Managing Chemo Brain

[tips from 18 reliable sources]

You’re not stupid or crazy! chemo brain is a side effect you can learn to manage. We’ve collected tips from reputable websites such as Cancer Research UK, Dana-Farber Cancer Institute, Mayo Clinic and Canadian Cancer Society etc, on coping with chemo brain.

Plan Ahead

 

The symptoms of chemo brain are usually temporary and often get better with time. But for some people, symptoms can continue for years after treatment. There are a number of things you can do to help yourself.

  • Try to keep your life as simple as possible – don’t take on too much.
  • Try to do the most difficult tasks earlier in the day.
  • Lay out everything you need for the day the night before.
  • Focus, Don’t try to multi-task. Focus on one thing at a time.
  • Ask people to repeat information
  • Allow extra time to accomplish personal and professional activities. Reduce stress by giving yourself plenty of time to get to appointments and social events, and let people know that you are sometimes late.

Get Organized

 

There is no “quick fix” for chemo-brain. It is important to be creative and incorporate things into your daily life that can help combat the symptoms.

  • Set up a routine – Organization is important when facing memory problems. Having a daily routine or keeping a daily schedule can help you focus and stay on track.

  • Use a “memory station,” – Pick a certain place for commonly lost objects. Meaning always place important items, like keys, in the same place.  Put a basket near the front door for those items you need every day- cell phone, keys, wallet, etc.

  • Use memory aids (e.g., smartphone, day planner or calendar) – You might want to keep track of appointments and schedules, “to do” lists, important dates, websites, phone numbers, and addresses, meeting notes, and even movies you’d like to see or books you’d like to read.

  • Track your memory problems. Keep a diary of when you notice problems and what’s going on at the time. Medicines taken, time of day, and the situation you’re in might help you figure out what affects your memory. You might notice that tiredness or hunger have an effect. Being aware of this can help you plan your day.

  • Trouble remembering names? Think of a silly thing to jog that memory- I remember my neighbor Rena’s name by thinking Xena Warrior Princess. Sounds silly, but I never forgot her name again!

  • Create a daily task list – Write lists what you need to do, things you need to buy and where you have left important things.

  • Keep a pad in the kitchen for a shopping list. When you see something is running low add it right away.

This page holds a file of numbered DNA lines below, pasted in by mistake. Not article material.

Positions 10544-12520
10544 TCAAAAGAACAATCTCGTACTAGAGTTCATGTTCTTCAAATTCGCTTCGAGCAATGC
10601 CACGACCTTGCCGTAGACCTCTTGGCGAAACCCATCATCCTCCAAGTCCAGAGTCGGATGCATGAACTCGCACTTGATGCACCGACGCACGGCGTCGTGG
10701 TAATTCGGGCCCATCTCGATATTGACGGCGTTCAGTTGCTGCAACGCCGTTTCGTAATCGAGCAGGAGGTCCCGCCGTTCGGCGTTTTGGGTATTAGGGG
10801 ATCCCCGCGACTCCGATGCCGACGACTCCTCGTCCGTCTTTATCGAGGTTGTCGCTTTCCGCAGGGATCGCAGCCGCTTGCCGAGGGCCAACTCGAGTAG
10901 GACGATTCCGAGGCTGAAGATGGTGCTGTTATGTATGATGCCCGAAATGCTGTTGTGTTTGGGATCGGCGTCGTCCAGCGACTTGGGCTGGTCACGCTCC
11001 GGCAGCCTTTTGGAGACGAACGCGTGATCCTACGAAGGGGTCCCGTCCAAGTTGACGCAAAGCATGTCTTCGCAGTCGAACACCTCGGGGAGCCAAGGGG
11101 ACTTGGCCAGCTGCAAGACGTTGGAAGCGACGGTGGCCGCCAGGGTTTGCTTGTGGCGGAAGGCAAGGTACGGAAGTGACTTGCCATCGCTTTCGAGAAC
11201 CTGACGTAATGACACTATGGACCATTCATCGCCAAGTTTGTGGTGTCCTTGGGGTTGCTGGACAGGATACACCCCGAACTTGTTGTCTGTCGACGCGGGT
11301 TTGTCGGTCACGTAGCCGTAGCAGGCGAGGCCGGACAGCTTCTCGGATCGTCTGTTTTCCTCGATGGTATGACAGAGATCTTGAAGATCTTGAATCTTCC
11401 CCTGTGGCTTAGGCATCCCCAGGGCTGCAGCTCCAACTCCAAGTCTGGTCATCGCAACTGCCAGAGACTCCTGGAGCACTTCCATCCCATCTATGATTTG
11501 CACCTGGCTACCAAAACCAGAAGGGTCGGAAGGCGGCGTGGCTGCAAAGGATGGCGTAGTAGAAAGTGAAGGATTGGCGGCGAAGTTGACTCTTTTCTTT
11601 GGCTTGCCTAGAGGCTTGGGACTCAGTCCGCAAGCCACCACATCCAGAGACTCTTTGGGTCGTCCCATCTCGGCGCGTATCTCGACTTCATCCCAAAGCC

• Trouble remembering something is cooking? Get into the habit of setting a timer. This is also a great use for your smartphone!

  • Use Post-it® – It might be helpful to write yourself notes and stick them up where you can see them.

  • Leave your cell phone on your nightstand.

  • Use labels for storage areas and boxes.

  • Use a detailed daily planner or your smartphone – Set audible alerts, such as the alarm on your smartphone or watch, for reminders.

  • Track your medications and use a weekly pill box.

  • Ask your pharmacist for a dosing aid (e.g. a dosette box) to help you organize your medications according to when they should be taken each day. These come in various forms and you or your carer will need to fill this daily or weekly.

  • Set an alarm to remind yourself to take your medications.

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Minimize Distractions

 
  • Ask for help when you need it. Friends and loved ones can help with daily tasks to cut down on distractions and help you save mental energy.
  • Talk to your employerEmployers are required by the Americans with Disabilities Act to make reasonable accommodations for health-related issues such as chemo brain. A more soundproof environment, like an office or a cubicle in a different location, can decrease distractions and improve concentration in the workplace.
  • Limit distractions. When trying to focus on a task, such as paying the bills or cooking dinner, do so in a calm, quiet environment. If possible, try to escape background noise from the TV or kids playing nearby.
  • Try to talk to people somewhere quiet with few distractions.
  • Put your phone and other unnecessary electronic devices away when working.

Exercise Your Brain

 
  • Exercise your brain – Keeping your mind active may help – for example, doing crosswords, sudoku, and puzzles, Take a class, learn a new language or start a new hobby.
  • Brain games through websites – Cognitive treatments including brain games through websites such as lumosity.com and positscience.com.
  • Check in with your brain. If you feel spaced-out or your mind wanders, try asking yourself every few moments, “What am I doing right now?” or “What am I thinking about?” This keeps you from drifting and helps you refocus.
  • Practice difficult tasks. If you need to tackle a complex task, you may want to practice it until it becomes very familiar.

Exercise Your Body

 
  • Stay physically and mentally active – Regular physical activity is not only good for your body, but also improves your mood, makes you feel more alert, and decreases tiredness (fatigue).
  • Exercise also combats fatigue, which can contribute to cognitive issues.
  • Exercise – Even 5 minutes of mild to moderate activity may improve mental function.
  • Try going for a daily walk or taking an exercise class.

Eat Well

 
  • Get adequate nutrition (Eat veggies) – Studies have shown that eating more vegetables is linked to memory and brain function, especially in older people. Your doctor or nurse can give you advice or refer you to a dietitian if needed.